The chances are you’ve seen the myriad cheap copyright-infringing edge-lit acrylic displays from Chinese suppliers everywhere on the internet, and indeed, etching acrylic with a modest CNC laser cutter has become easily viable to a lot of us in more recent years. However, if you want to kick things up a notch, [Michael Vieau] shows us how to build a plaque from scratch using not acrylic, but rather etched glass to make the finished product look that much more professional.
There are a few different steps to this build and each one is beautifully detailed for anyone who wants to follow along. First, the electronics driving the WS2812 lights are designed from scratch based on an ATtiny microcontroller on a PCB designed in Fritzing, and the sources necessary for replicating those at home are all available on [Michael’s] GitHub. He even notes how he custom-built a pogo-pin header at the end of the USBASP programmer to be able to easily use the same ICSP pinout in future projects.
But since a lot of you are likely all too familiar with the ins and outs of your basic Arduino projects, you’ll be more interested in the next steps, detailing how he milled the solid wood base and etched the glass that fits onto it. The process is actually surprisingly simple, all you need is to mask out the design you want through the use of a vinyl cutter and then pouring some etching solution over it. [Michael] recommends double-etching the design for a crisper look, and putting everything together is just as simple with his fastener of choice: hot glue.
Much as there was an age when Nixie displays adorned every piece of equipment, it seems like ease of manufacture is veering us towards an age of edge-lit displays. From word clocks to pendants and badges, we’re delighted to see this style of decoration emerge, including in replacing Nixies themselves!
Looking for something unique to spice up his music room [Est] decided he wanted to try making a light that responds to the music — kind of like a VU meter, but a little different. He calls it the Light Effect Tower.
The main structure of the tower was cut out of 6mm acrylic using [Est’s] homemade CNC router. He used a V router bit to do the engraving, which when combined with light, produces a high contrast dynamic with the plastic.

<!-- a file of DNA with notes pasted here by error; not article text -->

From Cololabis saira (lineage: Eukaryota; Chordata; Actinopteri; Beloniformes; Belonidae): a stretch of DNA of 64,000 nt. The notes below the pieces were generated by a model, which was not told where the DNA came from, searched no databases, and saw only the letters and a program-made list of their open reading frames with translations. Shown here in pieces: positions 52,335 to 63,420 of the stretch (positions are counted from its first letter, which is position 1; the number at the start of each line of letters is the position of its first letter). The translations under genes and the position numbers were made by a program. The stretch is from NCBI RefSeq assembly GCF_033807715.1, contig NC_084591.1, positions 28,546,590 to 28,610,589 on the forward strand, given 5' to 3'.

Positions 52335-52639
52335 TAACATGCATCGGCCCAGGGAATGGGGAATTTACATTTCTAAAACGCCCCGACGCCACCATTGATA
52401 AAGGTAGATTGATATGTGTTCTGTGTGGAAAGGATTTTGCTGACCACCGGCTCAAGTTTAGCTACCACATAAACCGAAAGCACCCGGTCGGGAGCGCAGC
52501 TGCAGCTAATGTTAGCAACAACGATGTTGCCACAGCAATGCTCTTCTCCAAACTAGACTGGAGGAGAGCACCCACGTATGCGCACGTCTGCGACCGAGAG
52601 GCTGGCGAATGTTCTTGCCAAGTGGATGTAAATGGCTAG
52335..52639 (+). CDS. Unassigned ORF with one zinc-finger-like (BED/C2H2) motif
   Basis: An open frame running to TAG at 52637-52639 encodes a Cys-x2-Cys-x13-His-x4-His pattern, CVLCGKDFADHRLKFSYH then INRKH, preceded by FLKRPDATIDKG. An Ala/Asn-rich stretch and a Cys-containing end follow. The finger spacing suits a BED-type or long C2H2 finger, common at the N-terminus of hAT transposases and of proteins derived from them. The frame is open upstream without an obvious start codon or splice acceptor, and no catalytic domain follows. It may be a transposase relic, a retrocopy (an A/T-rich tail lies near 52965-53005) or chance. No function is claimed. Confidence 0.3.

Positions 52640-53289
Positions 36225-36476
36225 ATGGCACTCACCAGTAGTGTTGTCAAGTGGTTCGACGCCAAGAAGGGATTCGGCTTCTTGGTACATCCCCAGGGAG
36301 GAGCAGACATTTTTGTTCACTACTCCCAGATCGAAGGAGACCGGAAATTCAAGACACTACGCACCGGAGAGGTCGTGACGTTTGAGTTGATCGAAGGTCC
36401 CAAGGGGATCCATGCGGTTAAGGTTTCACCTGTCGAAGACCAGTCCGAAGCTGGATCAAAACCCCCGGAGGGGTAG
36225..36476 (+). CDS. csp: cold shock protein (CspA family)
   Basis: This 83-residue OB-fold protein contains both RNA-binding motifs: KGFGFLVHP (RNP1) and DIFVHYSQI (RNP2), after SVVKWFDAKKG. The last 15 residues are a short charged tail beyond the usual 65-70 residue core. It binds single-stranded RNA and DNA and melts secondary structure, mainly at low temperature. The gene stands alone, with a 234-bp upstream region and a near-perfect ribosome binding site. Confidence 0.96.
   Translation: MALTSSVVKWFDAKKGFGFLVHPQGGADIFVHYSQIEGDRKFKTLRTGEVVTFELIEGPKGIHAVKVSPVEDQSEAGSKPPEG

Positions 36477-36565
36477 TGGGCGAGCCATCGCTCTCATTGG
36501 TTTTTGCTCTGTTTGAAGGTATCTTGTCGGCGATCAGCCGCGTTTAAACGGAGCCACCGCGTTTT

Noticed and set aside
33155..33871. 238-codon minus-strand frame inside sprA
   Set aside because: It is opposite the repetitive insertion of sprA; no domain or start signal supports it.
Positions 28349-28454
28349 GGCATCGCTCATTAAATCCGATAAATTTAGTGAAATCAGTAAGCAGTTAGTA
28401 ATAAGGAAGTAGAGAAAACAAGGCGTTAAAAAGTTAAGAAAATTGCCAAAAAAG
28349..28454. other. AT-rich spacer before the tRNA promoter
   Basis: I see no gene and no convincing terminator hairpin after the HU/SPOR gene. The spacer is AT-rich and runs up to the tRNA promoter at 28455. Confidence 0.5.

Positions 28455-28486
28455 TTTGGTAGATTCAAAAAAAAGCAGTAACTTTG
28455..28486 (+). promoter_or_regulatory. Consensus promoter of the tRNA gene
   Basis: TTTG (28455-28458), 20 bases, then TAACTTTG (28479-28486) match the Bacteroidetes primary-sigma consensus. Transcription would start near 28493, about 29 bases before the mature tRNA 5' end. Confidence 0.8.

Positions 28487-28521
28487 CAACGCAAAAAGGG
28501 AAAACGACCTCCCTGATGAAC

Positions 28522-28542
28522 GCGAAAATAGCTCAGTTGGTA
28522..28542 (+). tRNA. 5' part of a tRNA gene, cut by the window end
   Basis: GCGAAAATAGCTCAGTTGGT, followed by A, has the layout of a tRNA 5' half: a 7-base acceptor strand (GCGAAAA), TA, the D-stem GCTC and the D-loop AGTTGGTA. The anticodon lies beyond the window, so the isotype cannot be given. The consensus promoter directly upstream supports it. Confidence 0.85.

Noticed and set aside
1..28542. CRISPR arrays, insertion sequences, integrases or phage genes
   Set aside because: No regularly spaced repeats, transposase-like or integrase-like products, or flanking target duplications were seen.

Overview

He designed the circuit to fit into the triangular base, which uses a PIC micro controller to sample a microphone to produce the lighting effect. The cool thing is, he’s designed it to calculate the max level of noise, to scale the sample accordingly — that way if you’re playing loud music or quiet music, it’ll still work without any adjustments to the microphone gain.
Oh yeah, did we mention this thing is big? It’s actually 1.5 meters tall! Check out the different modes he programmed in — it’s pretty bumping.
Continue reading “CNCs And Acrylic And LEDs Oh My!”
As a retired industrial designer, [Dave] has a lot of time to do what we’d all like to do: sit around in a workshop and make stuff. His latest project, an acrylic light display of an Indian motorcycle looks fantastic and betrays his designer heritage.
The base of the light display is made up of a laminate of a few 1/4″ pieces of Poplar carved on [Dave]’s CNC machine. These pieces were glued together with a slot routed into the top for the arcylic panel. Instead of going with a few LEDs for the light source, [Dave] used a small cold cathode fluorescent lamp with the requisite inverter tucked away inside the base. This is the same setup he used in an earlier project, and judging from that the Indian motorcycle display looks great on the inside.
After giving the wooden base a few coats of lacquer, [Dave] milled a piece of acrylic with an Indian motorcycle motif he created himself. It’s a great piece of work, sure to brighten up his very awesome workshop.
Most holiday light displays we see this time of year are stationary, or at least confined to somebody’s home. [Marco Guardigli] wanted to take his lights on the go, and thought that a light up winter hat would be perfect for showing off his holiday spirit.
In the winter he sports a sturdy wool felt hat, which was ideal for mounting LEDs. He picked up a basic LilyPad Arduino that uses a small LiPo battery as its power source, mounting it inside the hat with a bit of glue. He wired up a series of SMD LEDs around the perimeter of the hat which blend in quite well in the felt, leaving them nearly invisible to the naked eye when powered off. When he flips the LilyPad on however, there’s no missing the bright blue LEDs nor the music emanating from the tiny speaker he also mounted in the hat.
We think that [Marco’s] display is great, and if we were to build one, we would likely include a copious amount of red and green LEDs in ours. Do any of you take your Christmas light display on the go? We’d love to see them, so be sure to let us know in the comments.
Stick around to see a short video of [Marco’s] hat in action.
Continue reading “Head-mounted Light Display Takes Holiday Cheer On The Go”